Top IoT Trends to Expect in 2019
The internet of things is redefining consumer experience, and more companies are investing in it to meet the demands of their clients. And it looks like soon, anything that can be connected will be connected: According to analysis from IHS Markit, the number of connected devices worldwide will increase 12 percent on average annually, potentially reaching 125 billion in 2030.
As we look ahead to next year, here are some of the top IoT trends to expect in 2019.
AI and Machine Learning
The IoT, AI, and machine learning are more intertwined than you think. For instance, AI can predict when machinery needs replacing, demand response, and facilitate self-optimizing production, giving humans more time to handle other issues.
The massive amount of data being shared by connected devices will be too much for humans to analyze, so AI and machine learning also will help process all that information.
With the massive amount of data generated from smart devices, businesses are looking to implement technologies that can help them make sense of that data. While big data has been around for several years, it should get more attention in 2019 as companies strive to acquire new data infrastructure.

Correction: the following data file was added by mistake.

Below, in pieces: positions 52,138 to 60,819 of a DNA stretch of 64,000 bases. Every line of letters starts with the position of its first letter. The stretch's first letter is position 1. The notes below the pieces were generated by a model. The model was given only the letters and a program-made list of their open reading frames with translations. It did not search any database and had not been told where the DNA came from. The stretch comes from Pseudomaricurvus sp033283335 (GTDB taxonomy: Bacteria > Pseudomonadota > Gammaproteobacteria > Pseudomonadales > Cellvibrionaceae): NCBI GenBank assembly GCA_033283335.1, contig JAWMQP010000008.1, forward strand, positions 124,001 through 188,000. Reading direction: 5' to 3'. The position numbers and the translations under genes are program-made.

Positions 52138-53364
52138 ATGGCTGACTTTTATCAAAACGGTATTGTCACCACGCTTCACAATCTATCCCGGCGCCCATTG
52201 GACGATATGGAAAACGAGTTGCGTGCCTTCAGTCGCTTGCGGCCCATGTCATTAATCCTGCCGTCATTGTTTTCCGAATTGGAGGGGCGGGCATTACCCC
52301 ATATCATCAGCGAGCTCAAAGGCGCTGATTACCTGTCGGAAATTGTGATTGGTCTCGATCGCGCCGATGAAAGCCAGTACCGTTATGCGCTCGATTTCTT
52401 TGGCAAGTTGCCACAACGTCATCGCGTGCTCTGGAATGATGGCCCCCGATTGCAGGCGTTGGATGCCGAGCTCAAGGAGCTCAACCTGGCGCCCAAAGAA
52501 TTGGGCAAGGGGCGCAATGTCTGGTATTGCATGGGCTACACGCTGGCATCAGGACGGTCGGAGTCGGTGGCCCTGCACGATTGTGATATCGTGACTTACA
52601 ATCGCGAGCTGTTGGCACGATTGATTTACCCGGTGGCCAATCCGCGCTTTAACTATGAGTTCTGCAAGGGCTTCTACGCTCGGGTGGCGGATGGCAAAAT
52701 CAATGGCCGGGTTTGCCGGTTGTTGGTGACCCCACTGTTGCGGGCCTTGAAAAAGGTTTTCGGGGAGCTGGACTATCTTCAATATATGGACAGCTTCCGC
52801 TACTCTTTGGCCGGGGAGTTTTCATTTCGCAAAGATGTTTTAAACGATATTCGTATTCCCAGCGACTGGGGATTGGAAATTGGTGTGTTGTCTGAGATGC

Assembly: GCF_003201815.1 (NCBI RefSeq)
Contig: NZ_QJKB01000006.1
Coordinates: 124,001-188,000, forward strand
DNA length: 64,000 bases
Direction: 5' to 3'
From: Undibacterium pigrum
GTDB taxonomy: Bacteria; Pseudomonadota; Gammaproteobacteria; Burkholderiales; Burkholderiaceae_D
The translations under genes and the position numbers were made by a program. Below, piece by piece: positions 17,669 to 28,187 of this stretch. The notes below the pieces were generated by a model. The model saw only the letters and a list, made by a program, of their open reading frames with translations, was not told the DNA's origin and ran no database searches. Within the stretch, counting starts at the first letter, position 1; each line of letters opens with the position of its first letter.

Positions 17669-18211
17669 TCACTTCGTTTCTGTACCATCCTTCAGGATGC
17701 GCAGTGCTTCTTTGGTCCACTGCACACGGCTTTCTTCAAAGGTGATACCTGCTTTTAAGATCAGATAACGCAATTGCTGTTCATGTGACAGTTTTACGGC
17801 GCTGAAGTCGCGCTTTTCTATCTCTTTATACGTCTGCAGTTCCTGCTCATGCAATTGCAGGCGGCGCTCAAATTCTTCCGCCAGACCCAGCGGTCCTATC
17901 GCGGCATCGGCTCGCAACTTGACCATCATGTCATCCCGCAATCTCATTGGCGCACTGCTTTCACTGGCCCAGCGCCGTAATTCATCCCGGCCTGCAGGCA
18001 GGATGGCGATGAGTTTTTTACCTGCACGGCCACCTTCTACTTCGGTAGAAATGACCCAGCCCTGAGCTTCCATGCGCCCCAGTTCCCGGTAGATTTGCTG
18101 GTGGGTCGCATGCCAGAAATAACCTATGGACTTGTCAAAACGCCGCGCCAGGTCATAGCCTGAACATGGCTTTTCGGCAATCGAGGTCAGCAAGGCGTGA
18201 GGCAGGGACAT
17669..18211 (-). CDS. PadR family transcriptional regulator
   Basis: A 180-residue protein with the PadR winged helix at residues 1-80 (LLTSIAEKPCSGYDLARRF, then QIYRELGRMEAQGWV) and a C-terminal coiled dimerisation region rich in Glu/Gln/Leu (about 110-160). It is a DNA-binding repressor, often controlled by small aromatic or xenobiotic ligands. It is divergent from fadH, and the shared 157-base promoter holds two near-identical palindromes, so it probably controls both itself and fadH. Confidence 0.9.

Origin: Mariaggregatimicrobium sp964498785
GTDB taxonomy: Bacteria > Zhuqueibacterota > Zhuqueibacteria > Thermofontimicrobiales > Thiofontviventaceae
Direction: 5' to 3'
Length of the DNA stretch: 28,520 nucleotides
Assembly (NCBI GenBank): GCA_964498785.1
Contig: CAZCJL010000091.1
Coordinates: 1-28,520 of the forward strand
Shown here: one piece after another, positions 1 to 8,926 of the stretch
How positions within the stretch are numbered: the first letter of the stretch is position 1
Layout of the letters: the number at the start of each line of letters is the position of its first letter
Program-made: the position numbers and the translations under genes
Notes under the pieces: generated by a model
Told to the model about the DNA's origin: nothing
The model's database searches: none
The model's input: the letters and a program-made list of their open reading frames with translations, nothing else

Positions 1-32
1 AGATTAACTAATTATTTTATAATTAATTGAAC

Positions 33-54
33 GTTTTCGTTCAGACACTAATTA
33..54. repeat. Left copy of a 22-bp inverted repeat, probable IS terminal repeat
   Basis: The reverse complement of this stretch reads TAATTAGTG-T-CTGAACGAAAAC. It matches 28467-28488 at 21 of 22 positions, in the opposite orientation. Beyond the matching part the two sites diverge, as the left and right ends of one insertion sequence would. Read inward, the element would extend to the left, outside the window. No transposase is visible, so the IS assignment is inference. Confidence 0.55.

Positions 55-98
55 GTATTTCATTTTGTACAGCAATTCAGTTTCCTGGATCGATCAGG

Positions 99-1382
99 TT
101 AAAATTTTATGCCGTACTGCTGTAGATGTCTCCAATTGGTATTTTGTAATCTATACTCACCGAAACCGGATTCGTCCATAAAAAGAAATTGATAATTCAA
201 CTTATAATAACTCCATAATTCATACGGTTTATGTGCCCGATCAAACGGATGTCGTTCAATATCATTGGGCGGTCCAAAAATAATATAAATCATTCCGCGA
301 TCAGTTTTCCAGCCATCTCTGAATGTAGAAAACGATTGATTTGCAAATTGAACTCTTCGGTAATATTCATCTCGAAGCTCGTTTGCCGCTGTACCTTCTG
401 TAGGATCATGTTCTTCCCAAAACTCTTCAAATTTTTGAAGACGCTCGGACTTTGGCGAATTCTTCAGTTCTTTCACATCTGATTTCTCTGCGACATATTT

Cryptocurrencies went viral in 2017, and blockchain—the technology that underpins it—has even further potential. The blockchain is a decentralized digital ledger where records, once imprinted, cannot be undone. It’s not controlled by any one party and has no single point of failure, which offers better security and efficiency, especially in the supply chain.
Together with the IoT, blockchain will help streamline businesses by connecting them directly to customers (B2C) or other businesses (B2B) through smart contracts, thereby saving costs that could have been pocketed by middlemen.
Many companies rely on cloud computing to store their data, but costs for premium services can be significant, and cloud storage crunches a lot of bandwidth while accessing data. That’s not the case with edge computing, where a network stores data in microcenters for processing. Part of the data is stored locally right next to the IoT device, while the rest is uploaded to the cloud.
Because data is readily available when needed—unlike on cloud servers, where you have to redownload it—traffic on the network is reduced and bandwidth costs are minimized.
Digital twin technology, also known as a hybrid twin or virtual prototyping, is a virtual copy of the real-world product, asset, processes, or systems that can be used for a certain purpose. As a simulation tool that works together with AI, machine learning, and the IoT, digital twins are set to improve how industries work by streamlining digital data operations.
There are many sides to the internet of things, and as 2018 ventures into the sunset, it’s becoming clear that the IoT will become the main driver of everything digital. If you haven’t taken a look at this technology yet, consider how you could take advantage of it next year.